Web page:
Friday, January 9, 2009

The National Cotton Council v. EPA

Jan 7: In the U.S. Court of Appeals, Sixth Circuit, Case No. 06-4630. As explained by the Appeals Court, the case involves the final regulation issued by the U.S. EPA under the Clean Water Act, 33 U.S.C. § 1251 et seq. The Clean Water Act regulates the discharge of “pollutants” into the nation’s waters by, among other things, requiring entities that emit “pollutants” to obtain a National Pollutant Discharge Elimination System (NPDES) permit. On November 27, 2006, the EPA issued a Final Rule concluding that pesticides applied in accordance with the Federal Insecticide, Fungicide, and Rodenticide Act (FIFRA) are exempt from the Clean Water Act’s permitting requirements. [71 FR 68,483 (11/27/06)]. [See WIMS 11/22/06]

Two different groups of Petitioners -- one representing environmental interest groups and the other representing industry interest groups -- oppose EPA’s Final Rule as exceeding the EPA’s interpretive authority. EPA defends the Final Rule by arguing that the terms of the Clean Water Act are ambiguous and that the Final Rule is a reasonable construction of the Clean Water Act entitled to deference from the Court.

The Appeals Court said, "We cannot agree. The Clean Water Act is not ambiguous. Further, it is a fundamental precept of this Court that we interpret unambiguous expressions of Congressional will as written. Chevron U.S.A., Inc. v. Natural Res. Def. Council, Inc., 467 U.S. 837, 842-43 (1984). Therefore, we hold that the EPA’s Final Rule is not a reasonable interpretation of the Act and vacate the Final Rule."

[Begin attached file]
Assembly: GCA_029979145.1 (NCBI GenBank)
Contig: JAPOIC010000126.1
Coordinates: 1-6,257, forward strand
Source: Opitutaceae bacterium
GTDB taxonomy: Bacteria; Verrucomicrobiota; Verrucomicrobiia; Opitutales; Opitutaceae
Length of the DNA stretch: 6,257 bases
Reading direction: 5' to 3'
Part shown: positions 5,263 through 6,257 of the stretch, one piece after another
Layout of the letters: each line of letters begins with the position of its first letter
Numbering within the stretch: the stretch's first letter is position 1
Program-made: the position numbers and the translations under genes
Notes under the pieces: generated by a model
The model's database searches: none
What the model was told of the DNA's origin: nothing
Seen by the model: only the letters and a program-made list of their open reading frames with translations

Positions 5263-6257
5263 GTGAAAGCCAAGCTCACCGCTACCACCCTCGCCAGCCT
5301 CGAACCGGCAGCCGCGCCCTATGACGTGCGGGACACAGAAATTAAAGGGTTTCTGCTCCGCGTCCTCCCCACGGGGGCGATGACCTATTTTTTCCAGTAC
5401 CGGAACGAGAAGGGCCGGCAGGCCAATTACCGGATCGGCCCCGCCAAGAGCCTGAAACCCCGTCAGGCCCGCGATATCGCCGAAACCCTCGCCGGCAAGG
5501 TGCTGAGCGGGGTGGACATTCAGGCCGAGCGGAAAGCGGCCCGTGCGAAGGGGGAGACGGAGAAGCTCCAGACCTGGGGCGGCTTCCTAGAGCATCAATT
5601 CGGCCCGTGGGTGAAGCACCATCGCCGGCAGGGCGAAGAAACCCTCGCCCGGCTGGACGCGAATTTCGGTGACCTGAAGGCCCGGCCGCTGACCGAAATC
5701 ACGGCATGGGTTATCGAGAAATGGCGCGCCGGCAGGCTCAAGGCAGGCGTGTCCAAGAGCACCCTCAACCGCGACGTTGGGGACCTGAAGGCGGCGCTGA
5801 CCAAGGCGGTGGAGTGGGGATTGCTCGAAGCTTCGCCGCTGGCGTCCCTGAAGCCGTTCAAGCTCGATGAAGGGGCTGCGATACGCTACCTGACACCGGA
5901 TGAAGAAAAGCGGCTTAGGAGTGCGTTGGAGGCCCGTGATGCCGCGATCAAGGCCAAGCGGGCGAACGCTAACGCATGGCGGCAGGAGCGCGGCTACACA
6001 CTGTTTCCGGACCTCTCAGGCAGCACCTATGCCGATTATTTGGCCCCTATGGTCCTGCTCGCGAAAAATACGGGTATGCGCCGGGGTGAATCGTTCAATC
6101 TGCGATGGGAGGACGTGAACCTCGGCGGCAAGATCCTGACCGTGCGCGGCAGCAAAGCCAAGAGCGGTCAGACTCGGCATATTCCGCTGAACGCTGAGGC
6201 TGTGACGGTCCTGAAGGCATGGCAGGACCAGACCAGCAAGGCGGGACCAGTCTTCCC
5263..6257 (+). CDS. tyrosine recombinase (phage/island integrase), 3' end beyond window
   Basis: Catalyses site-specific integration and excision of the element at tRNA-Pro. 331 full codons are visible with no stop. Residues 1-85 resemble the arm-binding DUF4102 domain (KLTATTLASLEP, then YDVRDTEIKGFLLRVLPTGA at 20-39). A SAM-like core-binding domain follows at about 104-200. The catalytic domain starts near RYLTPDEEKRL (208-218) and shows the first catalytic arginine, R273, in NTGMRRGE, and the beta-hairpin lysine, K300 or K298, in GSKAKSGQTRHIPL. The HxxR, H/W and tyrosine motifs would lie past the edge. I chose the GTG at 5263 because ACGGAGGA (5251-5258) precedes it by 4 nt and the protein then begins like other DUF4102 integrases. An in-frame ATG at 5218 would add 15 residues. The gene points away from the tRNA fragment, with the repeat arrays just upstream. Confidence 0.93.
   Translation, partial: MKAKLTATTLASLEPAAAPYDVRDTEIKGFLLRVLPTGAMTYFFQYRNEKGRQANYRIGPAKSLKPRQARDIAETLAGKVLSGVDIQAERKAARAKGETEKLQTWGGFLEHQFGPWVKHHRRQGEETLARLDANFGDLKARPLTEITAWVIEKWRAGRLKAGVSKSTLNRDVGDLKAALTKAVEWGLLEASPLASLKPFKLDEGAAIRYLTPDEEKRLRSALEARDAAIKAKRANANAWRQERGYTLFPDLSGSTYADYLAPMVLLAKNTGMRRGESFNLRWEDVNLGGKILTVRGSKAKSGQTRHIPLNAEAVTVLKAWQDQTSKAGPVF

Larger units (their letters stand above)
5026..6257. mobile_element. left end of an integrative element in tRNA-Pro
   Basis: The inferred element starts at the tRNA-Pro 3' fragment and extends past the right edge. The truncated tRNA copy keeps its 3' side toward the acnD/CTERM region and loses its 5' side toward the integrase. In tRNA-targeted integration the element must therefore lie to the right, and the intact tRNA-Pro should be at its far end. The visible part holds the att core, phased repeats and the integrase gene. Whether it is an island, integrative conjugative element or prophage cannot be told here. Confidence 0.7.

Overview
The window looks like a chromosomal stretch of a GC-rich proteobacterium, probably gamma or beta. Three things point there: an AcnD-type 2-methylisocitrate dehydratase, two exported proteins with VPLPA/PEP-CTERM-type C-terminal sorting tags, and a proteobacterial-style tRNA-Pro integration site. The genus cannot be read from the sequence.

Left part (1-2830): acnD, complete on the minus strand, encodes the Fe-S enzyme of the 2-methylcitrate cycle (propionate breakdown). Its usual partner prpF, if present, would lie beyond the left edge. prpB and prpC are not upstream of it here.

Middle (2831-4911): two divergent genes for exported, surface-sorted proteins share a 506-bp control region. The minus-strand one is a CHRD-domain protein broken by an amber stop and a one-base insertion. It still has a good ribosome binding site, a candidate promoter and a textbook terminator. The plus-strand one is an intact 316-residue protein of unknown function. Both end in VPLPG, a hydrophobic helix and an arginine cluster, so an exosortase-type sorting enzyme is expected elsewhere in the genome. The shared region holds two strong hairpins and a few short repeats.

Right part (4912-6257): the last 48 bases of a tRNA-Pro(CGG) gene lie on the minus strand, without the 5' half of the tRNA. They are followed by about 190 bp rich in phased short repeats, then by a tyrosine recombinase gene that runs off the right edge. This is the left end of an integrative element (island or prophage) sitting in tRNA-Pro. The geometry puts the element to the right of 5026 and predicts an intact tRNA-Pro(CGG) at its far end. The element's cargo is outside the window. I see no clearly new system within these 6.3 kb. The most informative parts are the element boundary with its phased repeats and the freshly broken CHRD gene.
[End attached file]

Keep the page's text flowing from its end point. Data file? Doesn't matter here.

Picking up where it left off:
The Appeals Court explains its decision further saying, ". . . we conclude that the statutory text of the Clean Water Act forecloses the EPA’s Final Rule. The EPA properly argues that excess chemical pesticides and chemical pesticide residues, rather than all chemical pesticides, are pollutants. However, the Final Rule does not account for the differences between chemical and biological pesticides under the language of the Clean Water Act. Further, because the Act provides that residual and excess chemical pesticides are added to the water by a 'point source' there is no room for the EPA’s argument that residual and excess pesticides do not require an NPDES permit. The 'point source' from which the residue originates is easily discernable and necessarily must 'be controlled at the source.' See 73 Fed. Reg. at 33,702. Given all of the above in combination with the EPA’s interpretation that '[p]oint sources need only convey pollutants into navigable waters to be subject to the Act,' id. at 33,703, dischargers of pesticide pollutants are subject to the NPDES permitting program in the Clean Water Act. As such, the EPA’s Final Rule cannot stand. Because the Clean Water Act’s text bars the Final Rule we make no determination regarding the validity of the issuance of the Final Rule under the APA, nor do we analyze the relationship between the Clean Water Act and the FIFRA."

Access the complete opinion (click here). Access the EPA docket for this action with background, technical documents and public comments (click here).